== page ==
To get started, I created a new index in Elasticsearch which dropped a pristine transaction log on disk. I copied that transaction log into the right place in my broken index and restarted Elasticsearch. Elasticsearch complained that the UUID in the copied transaction log didn’t match the UUID that the index was expecting. A UUID is just a unique identifier – the transaction log in a brand new index is otherwise identical to the transaction log in any other brand new index. In the log, Elasticsearch said it saw a UUID of
0xDEADBEEF when it expected
0x00C0FFEE. I opened the transaction log in hexedit and could see
0xDEADBEEF. I copied the correct UUID over the incorrect UUID, saved it, restarted Elasticsearch, the shard came online, and then that gap in the red circle was filled in!
With a repaired transaction log and all shards online I was able to turn on the replicas to get back to a cluster with some durability and better search performance. Elasticsearch took a few more hours to build the replicas and balance the cluster.
The hackathon went live at the green circle. Immediately our sharp Scientists started issuing queries that completely blew up the fielddata in Elasticsearch. Funny thing about fielddata – it’s the special part of memory that Elasticsearch uses to keep aggregations fast. It’s slow to load data into fielddata so it tries to only do that once. So by default, the policy is unbounded. Fielddata will grow until you’re out of memory and never evict data. Which basically means that once you’ve done an aggregation that pushed data into fielddata, it’s there until that data is deleted or you restart Elasticsearch. So if you don’t actually have enough RAM to hold all of the possible fielddata, it will by definition be fully used after a hard query and then newer (possibly more relevant) data can never fit in.
I think in many cases that scenario makes sense but I didn’t have the luxury of adding additional resources. So I set
indices.fielddata.cache.size=55%. 55% is a special consideration, since the hard limit without eviction is 60%. When you do this, you’re accepting that ES will evict the least recently used fielddata when it is under memory pressure situations. I suspect that in most cases our users were doing queries in the beginning that were basically bad ideas so I didn’t want to punish the future generations of queries with the mistakes of the past. (That sounds weirdly political.) Anyway, you see the huge spike drop once I put that policy in place.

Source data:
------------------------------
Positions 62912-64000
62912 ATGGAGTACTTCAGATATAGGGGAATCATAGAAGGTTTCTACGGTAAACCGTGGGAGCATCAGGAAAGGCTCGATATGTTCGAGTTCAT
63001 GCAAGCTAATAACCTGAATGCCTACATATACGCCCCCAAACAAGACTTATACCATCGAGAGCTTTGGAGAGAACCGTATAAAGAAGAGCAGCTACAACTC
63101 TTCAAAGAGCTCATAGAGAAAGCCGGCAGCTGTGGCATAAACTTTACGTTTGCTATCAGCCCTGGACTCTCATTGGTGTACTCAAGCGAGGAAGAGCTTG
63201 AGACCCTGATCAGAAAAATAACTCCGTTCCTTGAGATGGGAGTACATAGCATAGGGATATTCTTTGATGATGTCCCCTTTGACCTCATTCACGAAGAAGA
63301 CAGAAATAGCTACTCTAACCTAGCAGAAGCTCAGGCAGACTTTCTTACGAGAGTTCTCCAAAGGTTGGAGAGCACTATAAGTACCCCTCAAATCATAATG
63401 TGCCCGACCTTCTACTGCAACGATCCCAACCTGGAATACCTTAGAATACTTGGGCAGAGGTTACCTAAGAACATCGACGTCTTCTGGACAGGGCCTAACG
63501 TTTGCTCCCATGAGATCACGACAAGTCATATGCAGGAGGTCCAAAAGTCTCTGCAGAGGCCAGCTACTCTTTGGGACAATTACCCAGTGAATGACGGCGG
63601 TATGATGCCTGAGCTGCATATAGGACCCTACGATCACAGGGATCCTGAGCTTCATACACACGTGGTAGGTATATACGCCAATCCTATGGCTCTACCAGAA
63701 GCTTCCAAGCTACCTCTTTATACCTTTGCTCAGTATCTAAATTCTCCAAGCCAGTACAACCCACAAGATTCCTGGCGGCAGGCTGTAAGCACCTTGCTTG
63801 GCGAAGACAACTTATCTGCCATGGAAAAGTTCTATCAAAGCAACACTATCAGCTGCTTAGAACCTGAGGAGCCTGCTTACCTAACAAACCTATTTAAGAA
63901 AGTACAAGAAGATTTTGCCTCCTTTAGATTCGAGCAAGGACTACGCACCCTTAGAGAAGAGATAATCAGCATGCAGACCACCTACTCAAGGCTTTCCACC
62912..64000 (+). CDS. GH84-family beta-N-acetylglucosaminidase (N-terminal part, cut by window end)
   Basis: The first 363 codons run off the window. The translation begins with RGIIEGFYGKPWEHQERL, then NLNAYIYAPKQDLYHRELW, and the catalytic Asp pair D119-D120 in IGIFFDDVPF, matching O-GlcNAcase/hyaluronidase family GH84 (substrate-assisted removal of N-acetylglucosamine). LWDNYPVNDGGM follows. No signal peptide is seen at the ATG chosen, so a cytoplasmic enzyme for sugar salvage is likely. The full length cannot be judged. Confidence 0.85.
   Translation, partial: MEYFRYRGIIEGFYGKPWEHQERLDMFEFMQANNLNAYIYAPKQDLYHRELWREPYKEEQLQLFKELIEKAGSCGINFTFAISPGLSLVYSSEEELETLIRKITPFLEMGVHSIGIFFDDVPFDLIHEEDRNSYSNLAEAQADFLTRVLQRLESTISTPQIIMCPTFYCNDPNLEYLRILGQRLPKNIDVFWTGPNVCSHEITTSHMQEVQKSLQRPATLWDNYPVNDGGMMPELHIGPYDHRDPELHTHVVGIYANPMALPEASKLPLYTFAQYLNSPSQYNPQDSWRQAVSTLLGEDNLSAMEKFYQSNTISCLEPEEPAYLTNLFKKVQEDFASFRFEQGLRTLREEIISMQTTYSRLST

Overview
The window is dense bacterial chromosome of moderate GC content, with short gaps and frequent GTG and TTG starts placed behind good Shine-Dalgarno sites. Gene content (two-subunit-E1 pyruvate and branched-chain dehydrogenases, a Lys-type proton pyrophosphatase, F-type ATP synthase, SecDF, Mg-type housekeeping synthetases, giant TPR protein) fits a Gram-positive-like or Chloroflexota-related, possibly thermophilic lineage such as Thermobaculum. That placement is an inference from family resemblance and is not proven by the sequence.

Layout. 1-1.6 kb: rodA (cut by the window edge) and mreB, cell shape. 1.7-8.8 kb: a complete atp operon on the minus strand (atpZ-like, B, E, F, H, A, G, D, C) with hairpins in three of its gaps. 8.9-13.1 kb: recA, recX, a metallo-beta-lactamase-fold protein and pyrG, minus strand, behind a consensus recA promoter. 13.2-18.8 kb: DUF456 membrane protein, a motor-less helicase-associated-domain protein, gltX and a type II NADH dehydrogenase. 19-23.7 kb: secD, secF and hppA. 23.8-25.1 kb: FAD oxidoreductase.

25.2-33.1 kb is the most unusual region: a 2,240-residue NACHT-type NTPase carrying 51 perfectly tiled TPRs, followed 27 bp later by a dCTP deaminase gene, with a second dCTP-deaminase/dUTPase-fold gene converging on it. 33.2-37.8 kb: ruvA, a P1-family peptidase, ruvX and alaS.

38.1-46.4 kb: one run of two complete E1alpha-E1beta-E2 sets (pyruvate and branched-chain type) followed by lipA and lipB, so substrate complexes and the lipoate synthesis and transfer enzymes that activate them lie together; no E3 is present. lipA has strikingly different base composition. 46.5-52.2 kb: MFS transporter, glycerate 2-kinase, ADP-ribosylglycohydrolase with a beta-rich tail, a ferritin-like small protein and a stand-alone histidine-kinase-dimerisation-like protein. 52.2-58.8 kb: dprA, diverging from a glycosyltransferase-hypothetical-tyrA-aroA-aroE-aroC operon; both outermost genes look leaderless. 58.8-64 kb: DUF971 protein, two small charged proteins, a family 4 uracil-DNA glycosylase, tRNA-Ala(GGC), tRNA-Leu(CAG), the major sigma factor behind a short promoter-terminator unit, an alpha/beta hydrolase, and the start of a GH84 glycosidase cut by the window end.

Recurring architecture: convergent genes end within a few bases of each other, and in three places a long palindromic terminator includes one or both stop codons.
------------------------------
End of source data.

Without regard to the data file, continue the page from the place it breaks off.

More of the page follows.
Hopefully the above helps you if you end up in similar situations. Once the hackathon was underway it was a great success. I even overheard one of the participants say how great it was that there was already data available in the database – that’s not normally how these things go, he said.
Some key takeaways from my recent Elasticsearch experience:
- For ingest performance, turn off replicas
- Beware! You are flying without an autopilot here. If something goes wrong, it will go very wrong.
- For greenfield data exploration clusters, set
indices.fielddata.cache.size=55%(or get moar RAM.)
- Learn the internals of your database. This was one such exercise.
- We see this one all the time with our clients. If you don’t know the failure modes, the query considerations, and the ingest concerns of your database, you’ll be buried under the weight of an early, non-data-driven decision.
We’re hiring. Do Data Science using Elasticsearch and Social Media with us.
If you’re the kind of person who likes to be able to make computers do things while also writing the code that makes computers do things, I can’t say enough about two tools that help me do this stuff. One is a clusterssh clone for iTerm2 called i2cssh and the other is called htop. i2cssh lets you login to a bunch of computers at the same time and have your typing go to all of them simultaneously (or individually.) Check out the matrix like screen shots below where I’m running htop on 4 nodes and then 7 nodes (I increased the size of the cluster at one point.)
Thanks to Michele Bueno, Scott Fairgrieve, and Aaron Gussman for reviewing drafts of this post.